Hall, M (2007). Cost-effective, fit-for-purpose, lease-wide 3D seismic at Surmont. SEG Development and Production Forum, Edmonton, Canada, July 2007.

Hall, M (2009). Lithofacies prediction from seismic, one step at a time: An example from the McMurray Formation bitumen reservoir at Surmont. Canadian Society of Exploration Geophysicists National Convention, Calgary, Canada, May 2009. Oral paper.

Zhu, X, S Shaw, B Roy, M Hall, M Gurch, D Whitmore and P Anno (2008). Near-surface complexity masquerades as anisotropy. SEG Annual Convention, Las Vegas, USA, November 2008. Oral paper. doi: 10.1190/1.3063976.

Surmont SAGD Performance Review (2016), by ConocoPhillips and Total geoscientists and engineers. Submitted to AER, 258 pp. Available online [PDF] — and well worth looking at.

Trad, D, M Hall, and M Cotra (2008). Reshooting a survey by 5D interpolation. Canadian Society of Exploration Geophysicists National Convention, Calgary, Canada, May 2006. Oral paper. 

Machine learning meets seismic interpretation

Agile has been reverberating inside the machine learning echo chamber this past week at EAGE. The hackathon's theme was machine learning, Monday's workshop was all about machine learning. And Matt was also supposed to be co-chairing the session on Applications of machine learning for seismic interpretation with Victor Aare of Schlumberger, but thanks to a power-cut and subsequent rescheduling, he found himself double-booked so, lucky me, he invited me to sit in his stead. Here are my highlights, from the best seat in the house.

Before I begin, I must mention the ambivalence I feel towards the fact that 5 of the 7 talks featured the open-access F3 dataset. A round of applause is certainly due to dGB Earth Sciences for their long time stewardship of open data. On the other hand, in the sardonic words of my co-chair Victor Aarre, it would have been quite valid if the session was renamed The F3 machine learning session. Is it really the only quality attribute research dataset our industry can muster? Let's do better.

Using seismic texture attributes for salt classification

Ghassan AlRegib ruled the stage throughout the session with not one, not two, but three great talks on behalf of himself and his grad students at Georgia Institute of Technology (rather than being a show of bravado, this was a result of problems with visas). He showed some exciting developments in shallow learning methods for predicting facies in seismic data. In addition to GLCM attributes, he also introduced a couple of new (to me anyway) attributes for salt classification. Namely, textural gradient and a thing he called seismic saliency, a metric modeled after the human visual system describing the 'reaction' between relative objects in a 3D scene.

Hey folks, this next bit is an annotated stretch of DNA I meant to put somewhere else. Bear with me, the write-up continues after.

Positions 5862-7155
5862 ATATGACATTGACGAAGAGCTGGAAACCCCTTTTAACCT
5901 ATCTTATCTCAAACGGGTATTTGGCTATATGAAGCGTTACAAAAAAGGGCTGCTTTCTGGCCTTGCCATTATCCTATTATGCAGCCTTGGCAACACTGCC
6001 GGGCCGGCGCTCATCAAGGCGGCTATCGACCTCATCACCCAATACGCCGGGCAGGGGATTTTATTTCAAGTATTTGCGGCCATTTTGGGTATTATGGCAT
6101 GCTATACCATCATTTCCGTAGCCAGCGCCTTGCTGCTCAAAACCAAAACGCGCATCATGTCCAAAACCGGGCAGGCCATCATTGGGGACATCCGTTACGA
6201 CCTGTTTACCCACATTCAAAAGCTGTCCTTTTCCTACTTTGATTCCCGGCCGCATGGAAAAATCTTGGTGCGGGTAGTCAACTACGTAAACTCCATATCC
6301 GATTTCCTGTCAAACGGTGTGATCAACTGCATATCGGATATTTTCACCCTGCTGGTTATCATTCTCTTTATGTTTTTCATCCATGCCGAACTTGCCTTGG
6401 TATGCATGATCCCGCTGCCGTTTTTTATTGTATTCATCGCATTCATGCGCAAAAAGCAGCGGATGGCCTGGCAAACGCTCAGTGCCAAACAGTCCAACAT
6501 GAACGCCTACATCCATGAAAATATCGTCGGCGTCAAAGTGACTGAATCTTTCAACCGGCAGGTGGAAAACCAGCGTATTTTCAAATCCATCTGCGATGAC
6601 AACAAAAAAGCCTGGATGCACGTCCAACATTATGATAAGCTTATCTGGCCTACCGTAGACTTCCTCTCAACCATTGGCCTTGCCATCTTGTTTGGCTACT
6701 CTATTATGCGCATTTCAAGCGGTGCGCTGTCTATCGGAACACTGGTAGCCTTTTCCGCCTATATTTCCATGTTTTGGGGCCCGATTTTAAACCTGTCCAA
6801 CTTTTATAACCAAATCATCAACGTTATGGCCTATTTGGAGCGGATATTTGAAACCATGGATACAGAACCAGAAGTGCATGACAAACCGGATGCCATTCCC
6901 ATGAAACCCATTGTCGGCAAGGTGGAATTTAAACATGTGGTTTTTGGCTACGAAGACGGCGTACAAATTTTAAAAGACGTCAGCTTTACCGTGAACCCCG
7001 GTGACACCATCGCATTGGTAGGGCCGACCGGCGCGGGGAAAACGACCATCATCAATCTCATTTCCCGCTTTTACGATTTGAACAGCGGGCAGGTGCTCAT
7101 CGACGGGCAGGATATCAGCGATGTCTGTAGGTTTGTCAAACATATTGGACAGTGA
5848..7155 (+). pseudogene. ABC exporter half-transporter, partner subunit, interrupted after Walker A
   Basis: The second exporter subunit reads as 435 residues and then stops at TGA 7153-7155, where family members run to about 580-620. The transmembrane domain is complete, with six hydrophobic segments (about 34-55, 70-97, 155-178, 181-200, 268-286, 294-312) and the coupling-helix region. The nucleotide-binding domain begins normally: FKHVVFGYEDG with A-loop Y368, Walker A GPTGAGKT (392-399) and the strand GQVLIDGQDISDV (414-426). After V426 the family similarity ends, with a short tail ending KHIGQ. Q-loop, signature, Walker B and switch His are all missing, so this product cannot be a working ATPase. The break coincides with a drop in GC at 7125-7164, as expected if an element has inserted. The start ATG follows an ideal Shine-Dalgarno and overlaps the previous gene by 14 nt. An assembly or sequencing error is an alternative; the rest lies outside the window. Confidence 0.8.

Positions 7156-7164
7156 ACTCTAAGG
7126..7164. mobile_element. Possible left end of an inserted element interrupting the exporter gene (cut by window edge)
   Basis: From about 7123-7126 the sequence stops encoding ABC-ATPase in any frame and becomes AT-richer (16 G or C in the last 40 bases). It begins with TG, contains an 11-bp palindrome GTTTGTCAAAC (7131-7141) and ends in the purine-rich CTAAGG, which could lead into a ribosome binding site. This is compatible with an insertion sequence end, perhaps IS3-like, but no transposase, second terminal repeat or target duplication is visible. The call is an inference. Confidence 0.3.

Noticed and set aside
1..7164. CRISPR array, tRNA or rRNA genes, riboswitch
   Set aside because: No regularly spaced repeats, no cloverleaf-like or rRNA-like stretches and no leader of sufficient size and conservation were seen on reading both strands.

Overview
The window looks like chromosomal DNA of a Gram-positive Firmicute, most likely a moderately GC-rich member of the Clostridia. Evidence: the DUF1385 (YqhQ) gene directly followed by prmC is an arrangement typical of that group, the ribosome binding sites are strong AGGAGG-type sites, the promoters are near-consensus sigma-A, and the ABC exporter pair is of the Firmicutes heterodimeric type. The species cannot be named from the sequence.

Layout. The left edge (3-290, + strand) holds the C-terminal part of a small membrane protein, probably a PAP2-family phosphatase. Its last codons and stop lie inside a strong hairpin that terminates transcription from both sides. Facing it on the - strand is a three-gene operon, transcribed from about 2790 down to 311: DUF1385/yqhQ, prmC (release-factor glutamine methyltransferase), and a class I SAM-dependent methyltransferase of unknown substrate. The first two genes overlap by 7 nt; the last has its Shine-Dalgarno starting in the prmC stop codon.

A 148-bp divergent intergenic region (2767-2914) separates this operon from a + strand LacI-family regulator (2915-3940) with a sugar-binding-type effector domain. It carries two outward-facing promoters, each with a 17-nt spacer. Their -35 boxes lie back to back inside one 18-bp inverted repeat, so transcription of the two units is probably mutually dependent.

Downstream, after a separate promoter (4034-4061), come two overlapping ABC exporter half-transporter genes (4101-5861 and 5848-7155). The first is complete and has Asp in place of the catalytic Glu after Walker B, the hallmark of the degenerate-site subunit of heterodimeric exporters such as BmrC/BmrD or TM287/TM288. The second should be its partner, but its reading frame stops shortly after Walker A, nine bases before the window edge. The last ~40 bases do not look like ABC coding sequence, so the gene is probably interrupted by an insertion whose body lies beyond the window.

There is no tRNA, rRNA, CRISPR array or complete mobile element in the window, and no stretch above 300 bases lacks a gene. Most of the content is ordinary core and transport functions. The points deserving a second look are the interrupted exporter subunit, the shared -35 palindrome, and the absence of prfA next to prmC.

Twelve Seismic attributes used for multi-attribute salt-boundary classification. (a) is RMS Amplitude, (B) to (M) are TEXTURAL attributes. See abstract for details. This figure is copyright of Ghassan AlRegib and licensed CC-BY-SA by virtue of being generated from the F3 dataset of dGB and TNO.

Ghassan also won the speakers' lottery, in a way. Due to the previous day's power outage and subsequent reshuffle, the next speaker in the schedule was a no-show. As a result, Ghassan had an extra 20 minutes to answer questions. Now for most speakers that would be a public-speaking nightmare, but Ghassan hosted the onslaught of inquiring minds beautifully. If we hadn't had to move on to the next next talk, I'm sure he could have entertained questions all afternoon. I find it fascinating how unpredictable events like power outages can actually create the conditions for really effective engagement. 

Salt classification without using attributes (using deep learning)

Matt reported on Anders Waldeland's work a year ago, and it was interesting to see how his research has progressed, as he nears the completion of his thesis. 

Anders successfully demonstrated how convolutional neural networks (CNNs) can classify salt bodies in seismic datasets. So, is this a big deal? I think it is. Indeed, Anders's work seems like a breakthough in seismic interpretation, at least of salt bodies. To be clear, I don't think this means that it is time for seismic interpreters to pack up and go home. But maybe we can start looking forward to spending our time doing less tedious things than picking complex salt bodies.  

One slice of a 3d seismic volume with two CLASS LABELS: Salt (red) and Not SALT (GREEN). This is the training data. On the right: Extracted 3D salt body in the same dataset, coloured by elevation. Copyright of A Waldeland, used with permission.

One slice of a 3d seismic volume with two CLASS LABELS: Salt (red) and Not SALT (GREEN). This is the training data. On the right: Extracted 3D salt body in the same dataset, coloured by elevation. Copyright of A Waldeland, used with permission.

He trained a CNN on one manually labeled slice of a 3D cube and used the network to automatically classify the full 3D salt body (on the right in the figure). Conventional algorithms for salt picking, such as that used by AlRegib (see above), typically rely on seismic attributes to define a feature space. This requires professional insight and judgment, and is prone to error and bias. Nicolas Audebert mentioned the same shortcoming in his talk in the workshop Matt wrote about last week. In contrast, the CNN algorithm works directly on the seismic data, learning the most discriminative filters on its own, no attributes needed